TV’s Most Surreal Music Performances – Dinosaur Jr. on ‘Late Night With David Letterman’
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Sure, David Letterman was probably better known known back in the ’80s and early-’90s for booking unknown and sonically challenging bands than he is today. And in May 1992, several months into the post-‘Nevermind’ boom brought about by the breakthrough success of Nirvana at the end of the previous year, Dinosaur Jr. certainly were slowly but steadily rising in stature within the rock underground, thanks to (despite?) the major-label deal they inked for their latest album, ‘Green Mind,’ and the No. 22 spot on the Modern Rock Tracks chart that its first single, ‘The Wagon,’ managed to reach.
Still, that didn’t make J Mascis and his band’s first appearance on nationally broadcast late-night talk show any less bizarre. When frontman Mascis, bassist Mike Johnson and drummer Murph rolled into NBC studios for their appearance on the Peacock network’s ‘Late Night With David Letterman’ show — Letterman was still a year away from jumping ship from NBC and taking his leap down the dial to CBS to start the ‘Late Show With David Letterman’ — they took the stage accompanied by Letterman’s notorious band leader Paul Schaffer and his own backing outfit, a collective of pro musicians that stylistically couldn’t have been any more different than Dino and their laid-back slacker brand of rocking out.
Dinosaur Jr. were, of course, the featured musicians, and Mascis was front and center behind the mic, with his trademark trebly yelp identifiable to all who know it above the roar of guitars. But Mascis was also surrounded by Shaffer’s featured players, with Johnston — himself a relatively new addition to the Dino Jr. lineup, following the acrimonious departure of founding four-stringer Lou Barlow before the making of ‘Green Mind’ — switched over to guitar for the show for some reason, and Dinosaur drummer Murph, a skilled beat-keeper with a special penchant for pounding away on a full kit, was somehow relegated to standing behind a pair of simple floor toms while Shaffer’s own drummer had full reign on a house kit.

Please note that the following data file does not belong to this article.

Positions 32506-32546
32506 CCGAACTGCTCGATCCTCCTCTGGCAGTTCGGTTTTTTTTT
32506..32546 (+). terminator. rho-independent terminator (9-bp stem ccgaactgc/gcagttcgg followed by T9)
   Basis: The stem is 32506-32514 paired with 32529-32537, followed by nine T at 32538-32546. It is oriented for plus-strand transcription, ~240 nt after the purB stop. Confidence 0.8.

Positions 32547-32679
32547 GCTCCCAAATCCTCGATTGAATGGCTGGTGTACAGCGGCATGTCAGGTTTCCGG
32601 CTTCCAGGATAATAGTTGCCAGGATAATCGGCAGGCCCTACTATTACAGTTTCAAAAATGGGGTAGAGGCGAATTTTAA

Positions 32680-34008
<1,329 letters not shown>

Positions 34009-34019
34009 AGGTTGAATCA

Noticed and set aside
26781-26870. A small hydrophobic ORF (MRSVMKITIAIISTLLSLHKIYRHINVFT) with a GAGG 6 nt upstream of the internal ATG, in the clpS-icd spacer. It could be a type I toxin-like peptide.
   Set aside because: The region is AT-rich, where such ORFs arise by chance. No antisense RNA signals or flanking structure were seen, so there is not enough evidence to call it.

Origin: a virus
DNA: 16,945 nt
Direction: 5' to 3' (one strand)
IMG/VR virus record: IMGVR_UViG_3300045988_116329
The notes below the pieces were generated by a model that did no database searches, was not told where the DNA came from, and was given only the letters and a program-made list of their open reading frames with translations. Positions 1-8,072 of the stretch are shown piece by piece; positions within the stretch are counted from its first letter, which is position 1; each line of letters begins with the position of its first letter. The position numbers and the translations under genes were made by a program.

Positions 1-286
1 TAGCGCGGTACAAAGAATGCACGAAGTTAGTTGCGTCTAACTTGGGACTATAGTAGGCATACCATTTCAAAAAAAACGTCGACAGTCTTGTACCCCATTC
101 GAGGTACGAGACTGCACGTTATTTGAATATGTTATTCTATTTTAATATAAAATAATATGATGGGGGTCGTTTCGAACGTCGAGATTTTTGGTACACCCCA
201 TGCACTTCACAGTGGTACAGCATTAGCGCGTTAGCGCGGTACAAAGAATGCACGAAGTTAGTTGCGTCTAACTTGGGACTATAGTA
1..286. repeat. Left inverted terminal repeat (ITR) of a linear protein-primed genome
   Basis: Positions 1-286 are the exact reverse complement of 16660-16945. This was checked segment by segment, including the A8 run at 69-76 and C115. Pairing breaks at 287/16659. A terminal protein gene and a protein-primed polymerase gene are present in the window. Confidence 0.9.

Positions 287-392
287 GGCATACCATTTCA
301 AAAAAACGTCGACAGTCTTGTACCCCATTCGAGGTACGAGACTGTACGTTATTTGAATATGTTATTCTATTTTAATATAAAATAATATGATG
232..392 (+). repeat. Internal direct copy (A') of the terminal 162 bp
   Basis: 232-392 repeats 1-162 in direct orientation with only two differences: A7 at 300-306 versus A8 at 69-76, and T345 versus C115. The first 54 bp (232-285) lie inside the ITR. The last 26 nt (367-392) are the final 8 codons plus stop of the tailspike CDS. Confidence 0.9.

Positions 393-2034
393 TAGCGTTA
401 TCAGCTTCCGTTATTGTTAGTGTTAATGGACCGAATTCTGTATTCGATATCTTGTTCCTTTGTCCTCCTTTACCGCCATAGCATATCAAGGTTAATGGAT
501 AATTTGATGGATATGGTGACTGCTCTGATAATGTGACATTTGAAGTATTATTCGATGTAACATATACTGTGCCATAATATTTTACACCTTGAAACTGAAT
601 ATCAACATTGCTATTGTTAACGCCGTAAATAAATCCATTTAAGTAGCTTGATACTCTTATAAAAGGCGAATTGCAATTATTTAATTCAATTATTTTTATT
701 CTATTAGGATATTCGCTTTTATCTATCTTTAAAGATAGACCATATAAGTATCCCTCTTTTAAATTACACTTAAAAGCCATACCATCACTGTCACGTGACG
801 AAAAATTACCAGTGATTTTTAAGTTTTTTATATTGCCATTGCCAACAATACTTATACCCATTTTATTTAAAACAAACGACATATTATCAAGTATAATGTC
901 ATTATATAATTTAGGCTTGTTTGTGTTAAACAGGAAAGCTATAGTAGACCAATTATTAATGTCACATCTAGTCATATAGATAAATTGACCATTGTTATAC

Several people have claimed that Schaffer sidekick guitarist Sid McGinnis’ own soloing early in ‘The Wagon’ performance to be an inferior attempt to match Mascis’ largely improvised playing, but that’s not a fair assessment at all. In fact, those familiar with ‘The Wagon’ would notice he pulls off a perfect note-for-note recreation of Mascis’ parts from the original, and it adds a level of depth missing from many Dinosaur Jr. live performances over the years; as good as Mascis is, he can’t play rhythm guitar and solo over top at the same time, so the addition of a second axer certainly enhances the overall effect.
Back then, rumor had it that Shaffer had it written into his contract that he could have his house band back any musical guests they wanted to play with, and the only way a visiting group could get out of such an on-air collaboration was to turn down their invitation to appear on the show in the first place. Such seemingly random collaborations that happened over the years were certainly hit and miss, but one wonders how many more acts didn’t even bother to appear because they wanted to play be themselves.
Either way, we’ll still always have this one-of-a-kind gig featuring Dinosaur Jr. and Shaffer’s own backing pros. No matter what you think of it, it’s certainly one for the ages.